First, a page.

The Nautilus Institute

Northeast Asia Peace and Security Network
For Tuesday, July 29, 1997, from Berkeley, California, USA

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In today's Report:

I. United States

II. Republic of Korea III. Corrections

I. United States

1. Four Party Talks Preliminary Meeting

The US State Department issued a press release July 29 on the four-party preparatory meeting in New York on August 5 to discuss and decide procedural matters to begin the four-party Korean peace talks ("STATE DEPT. 7/29 ON KOREA FOUR PARTY PREPARATORY MEETING," USIA Transcript, 7/29/97). The press release, titled "Statement By James B. Foley/Deputy Spokesman Korea -- Four Party Preparatory Meeting," read as follows: "A Four Party preparatory meeting for peace talks among the Democratic People's Republic of Korea, the Republic of Korea, the United States, and the People's Republic of China will be held in New York City on August 5, 1997. The preparatory meeting will discuss and decide procedural matters for the Four Party plenary session, including the earliest agreeable date, venue, and agenda. The U.S. delegation at the August 5 Four Party preparatory meeting will be led by Principal Deputy Assistant Secretary for East Asian and Pacific Affairs Charles Kartman. Other delegation heads are: ROK Deputy Foreign Minister for Political Affairs Song Young Shik, DPRK Vice Foreign Minister Kim Gye Gwan, and PRC Assistant Foreign Minister Chen Jian. The August 5 meeting will be held at Columbia University's School of International and Public Affairs. We wish to express our appreciation to Columbia University for its generosity in making these facilities available."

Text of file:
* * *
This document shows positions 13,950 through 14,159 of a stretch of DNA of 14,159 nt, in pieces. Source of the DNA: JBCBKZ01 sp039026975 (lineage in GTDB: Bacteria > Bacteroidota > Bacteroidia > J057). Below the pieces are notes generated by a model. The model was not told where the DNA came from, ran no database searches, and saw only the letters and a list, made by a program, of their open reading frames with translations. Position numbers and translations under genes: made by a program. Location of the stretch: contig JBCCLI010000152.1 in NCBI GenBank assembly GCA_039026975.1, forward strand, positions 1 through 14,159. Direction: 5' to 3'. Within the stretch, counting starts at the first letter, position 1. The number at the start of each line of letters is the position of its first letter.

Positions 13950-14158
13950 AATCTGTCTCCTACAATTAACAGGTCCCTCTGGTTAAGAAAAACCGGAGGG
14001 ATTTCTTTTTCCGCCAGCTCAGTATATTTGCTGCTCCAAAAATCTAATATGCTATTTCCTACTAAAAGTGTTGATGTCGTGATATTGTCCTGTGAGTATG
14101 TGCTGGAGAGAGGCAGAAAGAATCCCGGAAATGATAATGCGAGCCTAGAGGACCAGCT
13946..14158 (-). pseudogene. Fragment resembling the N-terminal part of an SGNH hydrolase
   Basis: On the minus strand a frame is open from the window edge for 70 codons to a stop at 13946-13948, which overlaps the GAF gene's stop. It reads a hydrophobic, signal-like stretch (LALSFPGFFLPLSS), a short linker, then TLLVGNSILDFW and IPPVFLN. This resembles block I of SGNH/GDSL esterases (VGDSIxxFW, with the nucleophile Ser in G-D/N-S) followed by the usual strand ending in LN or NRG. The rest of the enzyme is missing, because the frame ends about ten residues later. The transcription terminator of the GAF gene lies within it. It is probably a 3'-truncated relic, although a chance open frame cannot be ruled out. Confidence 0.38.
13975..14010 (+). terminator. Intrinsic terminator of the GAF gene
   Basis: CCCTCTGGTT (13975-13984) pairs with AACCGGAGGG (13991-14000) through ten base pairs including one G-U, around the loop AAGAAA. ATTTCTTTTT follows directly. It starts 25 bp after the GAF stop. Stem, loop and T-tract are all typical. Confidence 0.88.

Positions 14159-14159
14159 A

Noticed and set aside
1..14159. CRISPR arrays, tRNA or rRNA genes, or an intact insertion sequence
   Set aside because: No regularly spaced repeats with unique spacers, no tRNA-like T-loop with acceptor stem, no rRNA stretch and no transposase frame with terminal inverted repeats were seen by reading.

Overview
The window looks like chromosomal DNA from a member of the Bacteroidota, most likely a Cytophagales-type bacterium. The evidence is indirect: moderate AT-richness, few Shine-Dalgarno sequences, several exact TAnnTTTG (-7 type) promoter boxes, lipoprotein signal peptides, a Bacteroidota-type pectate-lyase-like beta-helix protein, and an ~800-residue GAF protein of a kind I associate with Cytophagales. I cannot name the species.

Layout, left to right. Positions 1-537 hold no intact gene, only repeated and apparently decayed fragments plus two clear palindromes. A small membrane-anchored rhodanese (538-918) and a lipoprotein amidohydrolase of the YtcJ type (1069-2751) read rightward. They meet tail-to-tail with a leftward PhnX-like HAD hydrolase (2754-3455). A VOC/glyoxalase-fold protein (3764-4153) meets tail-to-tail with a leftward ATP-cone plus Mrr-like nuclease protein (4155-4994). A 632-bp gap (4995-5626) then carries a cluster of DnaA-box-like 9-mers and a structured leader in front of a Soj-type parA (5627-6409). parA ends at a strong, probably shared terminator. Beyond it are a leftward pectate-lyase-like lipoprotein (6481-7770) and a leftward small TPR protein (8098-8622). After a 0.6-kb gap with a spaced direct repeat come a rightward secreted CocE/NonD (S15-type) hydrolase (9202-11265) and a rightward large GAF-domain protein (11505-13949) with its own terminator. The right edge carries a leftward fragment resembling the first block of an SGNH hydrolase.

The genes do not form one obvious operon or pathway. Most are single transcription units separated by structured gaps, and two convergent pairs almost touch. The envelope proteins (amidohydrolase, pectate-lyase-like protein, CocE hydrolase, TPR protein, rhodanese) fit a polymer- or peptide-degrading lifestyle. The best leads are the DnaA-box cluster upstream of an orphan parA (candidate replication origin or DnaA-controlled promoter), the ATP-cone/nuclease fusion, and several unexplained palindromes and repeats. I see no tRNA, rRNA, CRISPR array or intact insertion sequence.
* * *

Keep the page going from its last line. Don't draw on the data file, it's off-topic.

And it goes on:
2. US Secretary of State on ASEAN Role in KEDO